Transition Easier For Hoops


Of the three major high school sports – baseball, football and basketball – the one played on a hardwood floor, with a hoop and a net is the easiest to jump directly to the professional level.
Asking a high school quarterback, running back or wide receiver, no matter how big or strong, to leave those surroundings for the NFL without having played college football, would be tantamount to running a marathon without training.
There are too many variables at play, such as physical and mental maturity, and it becomes more apparent when one finds himself in front of a 10-year veteran.
The professional game in the NFL and Major League Baseball is simply too high to climb for an 18-year-old.
Think about someone like former USC quarterback Matt Leinart. In three seasons, he helped guide the Trojans to two national titles, and also picked up a Heisman Trophy.
Even so, in three seasons with the Arizona Cardinals, he’s not even made a dent, and has had few starts. Imagine if Leinart never played at USC, and went directly to the NFL from high school?
It’s slightly easier to spring from the prep level to the major leagues, but it still takes at least a year or two, if not longer.
There have been cases of players going from college, skipping the minor leagues and making it in the big leagues like Bob Horner, who played at Arizona State, and then went to the Atlanta Braves, or Dave Winfield, who played at the University of Minnesota, before suiting up with the San Diego Padres.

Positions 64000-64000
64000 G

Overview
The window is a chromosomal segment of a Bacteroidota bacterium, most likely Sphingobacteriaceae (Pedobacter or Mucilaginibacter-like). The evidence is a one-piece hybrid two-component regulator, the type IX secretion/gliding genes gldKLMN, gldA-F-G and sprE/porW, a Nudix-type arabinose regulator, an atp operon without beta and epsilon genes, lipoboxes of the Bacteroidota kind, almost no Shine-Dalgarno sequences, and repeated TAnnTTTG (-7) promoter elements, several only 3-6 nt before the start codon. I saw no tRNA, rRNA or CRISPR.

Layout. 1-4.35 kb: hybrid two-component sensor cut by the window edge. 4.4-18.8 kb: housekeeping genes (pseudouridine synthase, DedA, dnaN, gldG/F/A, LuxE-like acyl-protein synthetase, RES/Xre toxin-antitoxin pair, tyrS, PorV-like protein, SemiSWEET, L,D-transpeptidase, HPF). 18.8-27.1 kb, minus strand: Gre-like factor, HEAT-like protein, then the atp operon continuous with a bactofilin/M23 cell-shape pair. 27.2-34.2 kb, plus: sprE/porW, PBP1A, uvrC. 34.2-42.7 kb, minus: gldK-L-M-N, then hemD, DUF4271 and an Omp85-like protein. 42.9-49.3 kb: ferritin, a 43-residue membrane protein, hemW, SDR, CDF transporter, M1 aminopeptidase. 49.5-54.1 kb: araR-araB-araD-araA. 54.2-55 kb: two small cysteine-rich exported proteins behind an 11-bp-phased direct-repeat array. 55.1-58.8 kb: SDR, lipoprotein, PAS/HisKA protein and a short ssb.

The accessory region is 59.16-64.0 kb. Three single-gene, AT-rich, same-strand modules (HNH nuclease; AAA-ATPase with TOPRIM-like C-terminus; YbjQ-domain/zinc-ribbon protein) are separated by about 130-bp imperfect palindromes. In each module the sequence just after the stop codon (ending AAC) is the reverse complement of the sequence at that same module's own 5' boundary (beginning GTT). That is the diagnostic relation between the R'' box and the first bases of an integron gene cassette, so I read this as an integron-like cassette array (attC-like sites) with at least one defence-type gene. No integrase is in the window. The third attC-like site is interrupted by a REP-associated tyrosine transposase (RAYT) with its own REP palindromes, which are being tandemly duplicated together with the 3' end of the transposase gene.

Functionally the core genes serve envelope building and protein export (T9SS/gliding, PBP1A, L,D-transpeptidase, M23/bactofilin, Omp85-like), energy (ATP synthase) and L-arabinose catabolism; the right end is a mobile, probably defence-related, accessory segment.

But going from high school, and then playing in the big leagues without minor league seasoning is unheard of.
That’s not the case with basketball. All one needs to do is look at LeBron James and Kobe Bryant.
They’re the two biggest names and draws in the NBA, and both made the jump from high school to the pros with no problem.
James plays for the Cleveland Cavaliers and has paced the club to the best record in the league.
The Cavaliers are blitzing their way to the Eastern Conference Finals, and their first league crown.
James drew attention his sophomore year at Akron, Ohio’s St. Vincent-St. Mary High and became a media darling.
Called “King James,’’ the 6-foot-8 power forward was just awarded the league’s Most Valuable Player trophy, after being selected the top pick in 2003.
In 2007, James and the Cavaliers advanced to the NBA Finals, but were swept by San Antonio.
Bryant played at Lower Merion High just outside Philadelphia, and has made a splash ever since with the Lakers, winning three titles.
The 13th overall pick by the Charlotte Hornets, and then traded to the Lakers, Bryant led the Aces to their first state crown in 53 years his senior season after averaging 30.8 points, 12 rebounds, and 6.5 assists.
James and Bryant are a dynamic duo, something that no high school sport could produce right out of the gate.

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